CHARLESTON – Gov. Earl Ray Tomblin mentioned legal reform in his final State of the State address.
“We’ve reformed medical malpractice and improved our legal climate,” Tomblin, a Democrat, said as he listed some of his administration’s accomplishments. “We’ve enacted gradual reductions in our business and consumer taxes, and since I took office, we’ve saved employers and West Virginians more than $225 million.”
West Virginia Citizens Against Lawsuit Abuse praised Tomblin for mentioning it.
“Thanks to the strong bipartisan leadership of Governor Tomblin, Senate President (Bill) Cole, House Speaker (Tim) Armstead and the coalition of legislators who acted boldly to address a number of legal reforms, we took a major step last year in aligning our legal system the with rest of the nation," WV CALA Executive Director Roman Stauffer said in a statement.
In December, the American Tort Reform Association said West Virginia no longer is listed among at its “Judicial Hellholes” report.
“The bipartisan legal reforms passed last year will help make our state more attractive to the job creators Governor Tomblin spoke about,” Stauffer said. “They will help existing small businesses that are growing and may hire more employees.
"These reforms have resulted in savings and will provide more opportunities for West Virginians and a boost to our economy."
Stauffer said WV CALA will continue to push Tomblin and lawmakers on more legal reforms, most notably the creation of an intermediate court of appeals and a to codify the outside counsel policy implemented by Attorney General Patrick Morrisey during the legislative session.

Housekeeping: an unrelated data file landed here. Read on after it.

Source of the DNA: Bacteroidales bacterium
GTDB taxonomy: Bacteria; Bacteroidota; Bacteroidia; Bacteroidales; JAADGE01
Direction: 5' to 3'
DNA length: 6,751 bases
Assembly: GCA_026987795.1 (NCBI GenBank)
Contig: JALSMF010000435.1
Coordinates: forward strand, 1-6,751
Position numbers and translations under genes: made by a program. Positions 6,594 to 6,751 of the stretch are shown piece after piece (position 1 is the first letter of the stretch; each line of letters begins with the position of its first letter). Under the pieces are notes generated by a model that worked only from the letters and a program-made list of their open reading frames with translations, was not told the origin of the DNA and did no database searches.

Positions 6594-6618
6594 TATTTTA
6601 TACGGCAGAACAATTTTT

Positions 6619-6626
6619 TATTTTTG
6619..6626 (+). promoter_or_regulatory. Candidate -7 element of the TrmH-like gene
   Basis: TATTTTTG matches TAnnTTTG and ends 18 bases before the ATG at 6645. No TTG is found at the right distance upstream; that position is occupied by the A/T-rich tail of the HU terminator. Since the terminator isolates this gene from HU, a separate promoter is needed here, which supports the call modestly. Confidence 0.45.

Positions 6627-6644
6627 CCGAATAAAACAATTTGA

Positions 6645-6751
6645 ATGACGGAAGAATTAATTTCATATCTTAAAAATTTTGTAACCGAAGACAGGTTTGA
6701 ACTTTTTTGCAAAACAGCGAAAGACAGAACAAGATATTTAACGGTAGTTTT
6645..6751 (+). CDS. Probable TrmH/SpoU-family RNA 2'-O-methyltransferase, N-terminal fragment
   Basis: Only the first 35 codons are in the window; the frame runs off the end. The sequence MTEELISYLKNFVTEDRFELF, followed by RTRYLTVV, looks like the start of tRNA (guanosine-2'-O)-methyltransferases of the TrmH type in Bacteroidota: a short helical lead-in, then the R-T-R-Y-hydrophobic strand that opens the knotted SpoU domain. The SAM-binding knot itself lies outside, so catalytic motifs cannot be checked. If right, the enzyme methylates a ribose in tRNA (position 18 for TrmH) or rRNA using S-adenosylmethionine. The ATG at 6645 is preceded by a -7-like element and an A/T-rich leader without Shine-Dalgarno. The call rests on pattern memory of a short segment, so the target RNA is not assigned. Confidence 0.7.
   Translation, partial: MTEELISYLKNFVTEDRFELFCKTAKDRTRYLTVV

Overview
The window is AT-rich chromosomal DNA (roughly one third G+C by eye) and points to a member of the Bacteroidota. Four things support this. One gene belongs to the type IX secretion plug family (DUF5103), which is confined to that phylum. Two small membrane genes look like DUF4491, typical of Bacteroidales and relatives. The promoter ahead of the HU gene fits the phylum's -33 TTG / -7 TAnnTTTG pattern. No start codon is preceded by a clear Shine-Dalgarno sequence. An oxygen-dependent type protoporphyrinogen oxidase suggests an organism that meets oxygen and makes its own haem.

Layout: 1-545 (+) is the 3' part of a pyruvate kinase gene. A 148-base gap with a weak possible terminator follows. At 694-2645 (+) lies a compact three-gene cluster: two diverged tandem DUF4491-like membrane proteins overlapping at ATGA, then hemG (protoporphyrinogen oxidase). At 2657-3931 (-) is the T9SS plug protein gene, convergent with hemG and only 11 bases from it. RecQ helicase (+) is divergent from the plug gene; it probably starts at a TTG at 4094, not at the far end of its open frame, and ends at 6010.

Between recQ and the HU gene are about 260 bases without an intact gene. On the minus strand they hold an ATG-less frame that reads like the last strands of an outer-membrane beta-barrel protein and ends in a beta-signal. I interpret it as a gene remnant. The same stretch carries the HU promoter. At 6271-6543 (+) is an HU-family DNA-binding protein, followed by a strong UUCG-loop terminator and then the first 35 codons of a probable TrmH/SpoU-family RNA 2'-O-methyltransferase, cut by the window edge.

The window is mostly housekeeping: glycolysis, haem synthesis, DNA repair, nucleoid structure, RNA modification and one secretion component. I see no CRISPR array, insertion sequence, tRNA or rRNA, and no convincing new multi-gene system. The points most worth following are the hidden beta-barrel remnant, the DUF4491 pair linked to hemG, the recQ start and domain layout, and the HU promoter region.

“We anticipate Governor Tomblin and a bi-partisan coalition of legislators will consider additional legal reforms to address areas where West Virginia's legal system is an outlier,” Stauffer said. “Our state leaders and all West Virginians should take pride in the improved legal climate, but there are additional reforms, like the creation of an intermediate court, that are needed.”
Tomblin also mentioned juvenile justice reform that was started last year, and he mentioned Putnam County’s success there as he praised the county’s truancy diversion program, attendance director Jennifer Hodges and Circuit Judge Phillip Stowers,
“This legislative package provided $600,000 in new funding to establish truancy diversion programs in each county to offer early intervention to those students who need it,” Tomblin said. “Since launching its own program in 2010, Putnam County has seen significant improvements in overall student attendance and achievement. Truancy referrals have dropped in half and four-year graduation rates have increased from 78 percent to 90 percent during that same period.”